(Bloomberg) -- Exxon Mobil Corp. fell to a 15-year low on Monday amid a broad selloff in equity and commodity markets and just over a week before Chief Executive Officer Darren Woods is scheduled to present the oil explorer’s long-term strategic plan to investors and analysts.The shares have been under pressure since Exxon disclosed disappointing fourth-quarter results in late January and prospects for a near-term recovery were dimmed by the spreading coronavirus. Excess supplies of natural gas, chemicals and motor fuels also weighed on the oil supermajor.Exxon fell 4.7% to close at $56.36 on Monday in New York as Brent crude tumbled to about $56 a barrel. The last time the Texas-based driller’s stock traded at this level was the end of 2005, when crude fetched $59.Exxon has been scrutinizing employee-travel budgets since posting its worst quarterly profit in almost four years, people with knowledge of the matter told Bloomberg News earlier this month. Auditing teams have fanned out to some divisions to analyze travel requests involving industry conferences, the people said.Woods is focused on rebuilding Exxon’s portfolio of crude and gas projects through new drilling from Guyana to Mozambique. But investors have so far balked at the huge cost. Woods is scheduled to defend his strategy in a day-long presentation on March 5 in New York.To contact the reporter on this story: Kevin Crowley in Houston at email@example.comTo contact the editors responsible for this story: Simon Casey at firstname.lastname@example.org, Joe CarrollFor more articles like this, please visit us at bloomberg.comSubscribe now to stay ahead with the most trusted business news source.©2020 Bloomberg L.P.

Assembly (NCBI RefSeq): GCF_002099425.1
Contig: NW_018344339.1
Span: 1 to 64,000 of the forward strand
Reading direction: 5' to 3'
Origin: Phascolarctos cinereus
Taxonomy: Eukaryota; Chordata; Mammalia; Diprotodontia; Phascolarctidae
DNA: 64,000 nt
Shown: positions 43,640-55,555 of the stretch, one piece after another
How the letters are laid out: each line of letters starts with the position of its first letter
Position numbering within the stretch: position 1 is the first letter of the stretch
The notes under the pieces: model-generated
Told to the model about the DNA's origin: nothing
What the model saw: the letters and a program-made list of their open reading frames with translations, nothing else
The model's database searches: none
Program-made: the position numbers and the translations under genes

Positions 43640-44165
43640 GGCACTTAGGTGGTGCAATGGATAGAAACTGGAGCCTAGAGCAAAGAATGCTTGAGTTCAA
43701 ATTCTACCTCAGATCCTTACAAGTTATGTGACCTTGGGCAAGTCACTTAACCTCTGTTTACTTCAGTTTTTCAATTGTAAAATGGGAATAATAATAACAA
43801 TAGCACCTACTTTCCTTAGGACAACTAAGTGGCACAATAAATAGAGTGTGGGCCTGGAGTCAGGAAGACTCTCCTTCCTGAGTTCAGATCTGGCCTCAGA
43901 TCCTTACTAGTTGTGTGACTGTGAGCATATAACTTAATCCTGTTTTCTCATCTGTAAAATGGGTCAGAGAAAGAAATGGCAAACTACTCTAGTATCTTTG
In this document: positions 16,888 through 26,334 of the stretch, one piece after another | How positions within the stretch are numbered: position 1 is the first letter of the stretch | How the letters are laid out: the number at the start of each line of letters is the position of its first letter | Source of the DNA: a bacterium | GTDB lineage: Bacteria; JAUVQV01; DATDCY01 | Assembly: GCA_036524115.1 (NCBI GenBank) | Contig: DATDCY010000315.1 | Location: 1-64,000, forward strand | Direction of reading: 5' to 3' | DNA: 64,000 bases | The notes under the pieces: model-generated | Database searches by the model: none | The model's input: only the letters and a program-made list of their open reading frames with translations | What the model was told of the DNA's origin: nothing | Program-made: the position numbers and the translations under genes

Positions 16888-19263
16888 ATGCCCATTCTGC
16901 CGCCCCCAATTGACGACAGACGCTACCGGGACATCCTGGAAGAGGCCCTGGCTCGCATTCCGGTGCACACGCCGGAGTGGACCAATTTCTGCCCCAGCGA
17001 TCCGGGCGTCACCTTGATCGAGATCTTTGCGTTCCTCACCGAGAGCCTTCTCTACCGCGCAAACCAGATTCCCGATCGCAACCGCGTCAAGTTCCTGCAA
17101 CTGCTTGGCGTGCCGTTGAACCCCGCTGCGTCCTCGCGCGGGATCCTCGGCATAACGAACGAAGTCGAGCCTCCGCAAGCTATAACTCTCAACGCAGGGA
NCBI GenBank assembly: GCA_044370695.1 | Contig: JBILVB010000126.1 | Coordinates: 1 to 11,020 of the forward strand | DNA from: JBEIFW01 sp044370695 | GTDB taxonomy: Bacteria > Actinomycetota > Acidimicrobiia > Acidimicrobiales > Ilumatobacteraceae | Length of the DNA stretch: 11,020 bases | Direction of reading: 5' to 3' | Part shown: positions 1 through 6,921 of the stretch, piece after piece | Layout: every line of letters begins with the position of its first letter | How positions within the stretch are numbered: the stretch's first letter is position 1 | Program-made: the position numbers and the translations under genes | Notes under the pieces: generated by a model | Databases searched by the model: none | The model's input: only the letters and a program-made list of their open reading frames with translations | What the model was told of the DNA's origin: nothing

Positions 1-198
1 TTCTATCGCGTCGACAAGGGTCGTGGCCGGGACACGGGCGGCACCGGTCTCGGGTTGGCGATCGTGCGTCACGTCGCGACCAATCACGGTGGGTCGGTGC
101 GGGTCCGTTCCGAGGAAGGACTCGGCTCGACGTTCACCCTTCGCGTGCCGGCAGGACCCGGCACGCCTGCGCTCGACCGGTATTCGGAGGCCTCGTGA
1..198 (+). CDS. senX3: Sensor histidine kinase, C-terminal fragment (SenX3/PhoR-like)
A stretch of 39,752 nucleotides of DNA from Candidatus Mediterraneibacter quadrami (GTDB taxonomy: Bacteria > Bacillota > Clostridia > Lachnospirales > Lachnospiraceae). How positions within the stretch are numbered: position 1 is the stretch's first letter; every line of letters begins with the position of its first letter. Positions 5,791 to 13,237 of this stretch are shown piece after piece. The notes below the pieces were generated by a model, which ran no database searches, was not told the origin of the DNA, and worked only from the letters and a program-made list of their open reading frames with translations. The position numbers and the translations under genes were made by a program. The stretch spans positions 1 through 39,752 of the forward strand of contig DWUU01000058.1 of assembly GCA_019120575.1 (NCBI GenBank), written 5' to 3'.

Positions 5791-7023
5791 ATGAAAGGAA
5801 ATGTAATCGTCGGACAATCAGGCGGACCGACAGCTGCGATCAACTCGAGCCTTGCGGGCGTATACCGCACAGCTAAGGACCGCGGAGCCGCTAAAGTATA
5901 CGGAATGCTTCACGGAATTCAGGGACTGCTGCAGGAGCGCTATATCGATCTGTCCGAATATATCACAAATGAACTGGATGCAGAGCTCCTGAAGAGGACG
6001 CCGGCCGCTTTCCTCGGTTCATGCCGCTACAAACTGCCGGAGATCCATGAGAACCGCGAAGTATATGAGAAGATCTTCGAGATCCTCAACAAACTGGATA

(Bloomberg) -- Oil tumbled by the most in almost seven weeks as the worsening coronavirus outbreak fueled concerns that the global economy will falter.Futures fell 3.7% in New York on Monday, the largest drop since early January. The deadly virus has spread to more than 30 countries, raising the threat of a global pandemic. Infections spiked again in South Korea and Iran, while Afghanistan, Bahrain and Kuwait all reported their first cases.“The spread beyond China is igniting fears of much larger global crisis,” said Ellen Wald, president of Transversal Consulting and a nonresident fellow at the Atlantic Council’s Global Energy Center. “This adds another layer of uncertainty to the demand picture.”The prospect of a protracted disruption in the global economy from the virus fueled a broader market sell-off. All three major U.S. stock benchmarks slumped more than 3%, with the Dow Jones Industrial Average erasing all of its gains for the year. The S&P 500 energy index fell to an almost 10-year low, with Exxon Mobil Corp. -- one of the top performers -- sinking to the lowest level in 14 years. The yield on 10-year Treasury bonds approached the 2016 record low.Forced quarantines in the Italian regions of Lombardy and Veneto will impact demand for fuels in one of Europe’s industrial heartlands, according to David Doherty, analyst at BloombergNEF. The regions consume more than 25% of Italian oil products and account for over 30% of the country’s GDP.The OPEC+ alliance led by Saudi Arabia has struggled to agree on a collective response, dropping the idea of an early emergency gathering amid opposition from Russia. The coalition is scheduled to meet on March 5 and 6 but the rapid spread of the virus has increased pressure on the group to make a decision on deepening or extending production cuts in the face of weaker demand.West Texas Intermediate for April delivery fell $1.95 to settle at $51.43 a barrel on the New York Mercantile Exchange.Brent for April settlement declined $2.20 to settle at $56.30 on the ICE Futures Europe exchange. The contract lost 3.8% on Monday, after enjoying the longest run of gains in more than a year last week.How the Virus Is Interrupting Supply Chains From Watches to LobstersThe virus also rocked other commodities, with copper sliding 1.2%. U.S. wheat was among the biggest losers, settling 3.1% lower. Corn and soybeans also dropped. Amid the flight from risk to haven assets, gold prices climbed to seven-year highs.\--With assistance from Grant Smith.To contact the reporter on this story: Jackie Davalos in New York at email@example.comTo contact the editors responsible for this story: David Marino at firstname.lastname@example.org, Catherine Traywick, Mike JeffersFor more articles like this, please visit us at bloomberg.comSubscribe now to stay ahead with the most trusted business news source.©2020 Bloomberg L.P.